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Hillcrest unveils lighter, more efficient EV inverter prototype

IMAGE: Rendering of Hillcrest's inverter
A rendering of Hillcrest's ZVS inverter. (Courtesy Hillcrest Energy Technologies Ltd.)

Hillcrest Energy Technologies Ltd. has completed the first commercial prototype of its Zero Voltage Switching (ZVS) traction inverter, which the company said is lighter, faster and more efficient than traditional inverters.

“It's been a good year. The commercial prototype is in hand, it's performing exactly as we hoped it would be,” said Don Currie, Hillcrest’s CEO. 

In an electric vehicle (EV), a traction inverter takes the high-voltage direct current (DC) electricity from batteries and converts it into alternating current (AC) electricity for the motor.

Hillcrest’s 800-volt, 250-kilowatt ZVS inverter technology can be applied to batteries, electric motors, generators, fuel cells or any other power source where power conversion is needed.

Two white papers about the inverter show its efficiency exceeds 99.4 per cent at 60 kHz, with improvements in motor efficiency of up to 13 per cent.

It can reduce the size and weight of DC-link capacitors by up to 50 per cent. Capacitors usually make up 20 per cent of an inverter's size and weight.

Founded in 2006 and headquartered in Vancouver, Hillcrest (HEAT-CN) develops control systems and electric power conversion devices for electric vehicles.

The ZVS inverter

In March, SustainableBiz reported on Hillcrest completing the design for the silicon carbide inverter.

Work on the inverter began in the summer of 2021 between Ari Berger, Hillcrest’s CTO, and the company’s partner, Systematec GmbH of Landsberg am Lech, Germany. At the time it was referred to as the high efficiency inverter.

Systematec has over 25 years of experience in drive-train engineering for hybrid and electric vehicles.

“The reason this technology is so exciting is that usually, you would get higher performance (with different inverters), but . . . it would cost more,” Berger told SustainableBiz at the time. “It would be bigger and so on. That’s not the case with this technology.”

While the new technologies are wholly owned by Hillcrest, Systematec has rights to future revenues and commercial properties. Berger credited the company’s involvement in fast-tracking development of the inverter by “several years.”

“The two big streams are traction inverters, and then grid connect,” said James Bolen, Hillcrest’s chief commercialization officer. “So the next steps are enhancing performance, working on more detailed platforms for packaging . . . expanding the scope in order to include other functionality.

"This is the kind of thing that never ends.”

The cost of the traction inverter will depend on the customer, including what model it is being applied to or how many are needed. However, he believes it will be equal to, or slightly less expensive, than currently available inverter technology.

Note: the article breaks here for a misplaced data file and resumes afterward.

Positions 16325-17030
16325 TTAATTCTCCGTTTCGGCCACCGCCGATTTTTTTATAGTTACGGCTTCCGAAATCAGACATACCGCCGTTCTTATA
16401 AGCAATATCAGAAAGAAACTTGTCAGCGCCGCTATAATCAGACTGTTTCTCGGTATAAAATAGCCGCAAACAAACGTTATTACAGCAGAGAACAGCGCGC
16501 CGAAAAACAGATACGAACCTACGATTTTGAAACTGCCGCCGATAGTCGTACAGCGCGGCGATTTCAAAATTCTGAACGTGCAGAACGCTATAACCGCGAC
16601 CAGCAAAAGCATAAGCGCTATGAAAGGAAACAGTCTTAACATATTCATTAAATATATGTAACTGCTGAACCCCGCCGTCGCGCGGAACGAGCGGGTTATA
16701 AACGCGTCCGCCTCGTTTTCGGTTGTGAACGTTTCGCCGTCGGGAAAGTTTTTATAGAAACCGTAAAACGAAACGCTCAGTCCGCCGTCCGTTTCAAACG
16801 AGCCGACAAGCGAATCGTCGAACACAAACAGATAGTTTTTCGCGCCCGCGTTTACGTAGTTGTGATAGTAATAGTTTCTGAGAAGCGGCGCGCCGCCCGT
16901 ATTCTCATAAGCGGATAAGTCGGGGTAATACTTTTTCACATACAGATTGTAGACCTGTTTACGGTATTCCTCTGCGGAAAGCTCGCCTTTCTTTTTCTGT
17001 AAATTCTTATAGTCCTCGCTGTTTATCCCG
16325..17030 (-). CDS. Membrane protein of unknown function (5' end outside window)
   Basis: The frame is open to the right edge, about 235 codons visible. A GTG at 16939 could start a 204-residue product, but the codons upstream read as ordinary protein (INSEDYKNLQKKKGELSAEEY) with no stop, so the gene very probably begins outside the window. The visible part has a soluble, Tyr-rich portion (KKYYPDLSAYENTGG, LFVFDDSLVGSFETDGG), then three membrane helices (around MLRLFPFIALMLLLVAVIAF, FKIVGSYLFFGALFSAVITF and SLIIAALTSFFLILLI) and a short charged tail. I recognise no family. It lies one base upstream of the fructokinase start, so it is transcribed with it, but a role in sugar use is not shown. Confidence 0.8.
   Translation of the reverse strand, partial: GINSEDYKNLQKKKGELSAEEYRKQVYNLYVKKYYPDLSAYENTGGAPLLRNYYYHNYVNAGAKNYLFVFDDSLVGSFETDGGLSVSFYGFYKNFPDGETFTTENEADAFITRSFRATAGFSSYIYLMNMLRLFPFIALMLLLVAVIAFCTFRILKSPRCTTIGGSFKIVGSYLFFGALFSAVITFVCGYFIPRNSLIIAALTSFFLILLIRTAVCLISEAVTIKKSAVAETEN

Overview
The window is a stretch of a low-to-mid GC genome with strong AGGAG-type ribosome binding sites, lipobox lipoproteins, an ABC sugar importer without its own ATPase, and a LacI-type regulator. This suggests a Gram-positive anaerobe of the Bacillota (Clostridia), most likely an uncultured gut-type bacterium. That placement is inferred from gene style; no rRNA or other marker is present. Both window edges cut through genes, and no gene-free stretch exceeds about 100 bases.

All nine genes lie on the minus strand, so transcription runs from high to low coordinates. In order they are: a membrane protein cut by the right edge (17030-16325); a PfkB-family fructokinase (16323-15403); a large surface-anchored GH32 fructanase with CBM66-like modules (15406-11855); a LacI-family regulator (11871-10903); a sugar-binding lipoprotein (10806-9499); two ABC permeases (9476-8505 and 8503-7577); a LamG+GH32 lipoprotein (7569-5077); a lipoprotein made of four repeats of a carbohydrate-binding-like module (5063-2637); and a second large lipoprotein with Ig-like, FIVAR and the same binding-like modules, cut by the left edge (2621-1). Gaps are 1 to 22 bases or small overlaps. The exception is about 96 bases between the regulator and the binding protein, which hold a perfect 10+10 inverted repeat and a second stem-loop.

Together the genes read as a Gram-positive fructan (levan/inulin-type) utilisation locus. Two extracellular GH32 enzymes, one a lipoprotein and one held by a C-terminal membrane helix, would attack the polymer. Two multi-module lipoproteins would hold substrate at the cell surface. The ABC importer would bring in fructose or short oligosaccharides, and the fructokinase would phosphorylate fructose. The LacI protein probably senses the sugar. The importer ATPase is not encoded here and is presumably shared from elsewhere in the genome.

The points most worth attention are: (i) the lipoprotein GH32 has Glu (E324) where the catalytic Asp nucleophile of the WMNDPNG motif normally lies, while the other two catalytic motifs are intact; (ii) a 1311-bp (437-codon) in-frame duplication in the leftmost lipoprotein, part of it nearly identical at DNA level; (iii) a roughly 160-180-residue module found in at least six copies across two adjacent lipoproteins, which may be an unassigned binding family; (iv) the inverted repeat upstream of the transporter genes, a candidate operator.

Currie said Hillcrest aims to have a grid inverter proof of concept ready by the end of the Q2 2023. Then it hopes to have a proof of concept for its enhanced power train solution by Q4 2023, and for its multi-level inverter by Q1 2024, all based around its established ZVS technology.

Hillcrest's partnerships

In October, Hillcrest signed a memorandum of understanding (MOU) with Detroit-based Hercules Electric Mobility Inc., as well as a separate MOU with a global automotive designer. Both involve implementing the inverter technology in electric powertrains, on track for Q2 2023.

The patent-pending enhanced power train solution will essentially be a bidirectional powertrain for EVs, capable of taking from the grid and giving back to it. It would remove the need for EVs to have an onboard charger, which could remove charging losses of up to 14 per cent.

Meanwhile, the multilevel system will be focusing on larger energy systems. 

“Because we're a bit ahead of schedule on some of our development stuff towards grid connect, we're probably gonna have some partnerships directed solely for the grid connect market sooner rather than later,” Bolen said.

The plan is for field trials by Q1 2024.

While he wouldn’t reveal specific partnerships, the first test of Hillcrest’s grid-connected inverters will be in connecting solar and wind farms to the grid. The company is to start formal discussions with a European wind company in the first quarter of next year.

Company data shows its wind partnerships will likely be more Canadian-focused and its solar partnerships will largely be U.S.-based.

The same presentation states the global power inverter market will be worth approximately $129.3 billion by 2028, and the global EV inverter market will be worth about $15.6 billion by 2027.

Potential markets in the future

The company is open to partnerships in other industries.

“There's application specific development to do, but marine would be a good example. There's a potentially big market application there. The other one might be island generation like (with a) village,” Bolen said. “We've already had conversations with a number of people about that.

"Those just aren't as close up on our radar as some of the other ones.”

Bolen also discussed the potential of incorporating energy storage, particularly for wind and solar developers, and how Hillcrest’s grid-connected inverters would work with that given the move to higher frequencies and voltages.

“We'd like to think of ourselves a little bit like a really high-end NFL quarterback where, when you throw in a pass to a really fast receiver you don't throw it where he is, you throw it where he's going to be,” Bolen said.

“So we're getting great customer input, and then we're trying to hit where they're going to be.”

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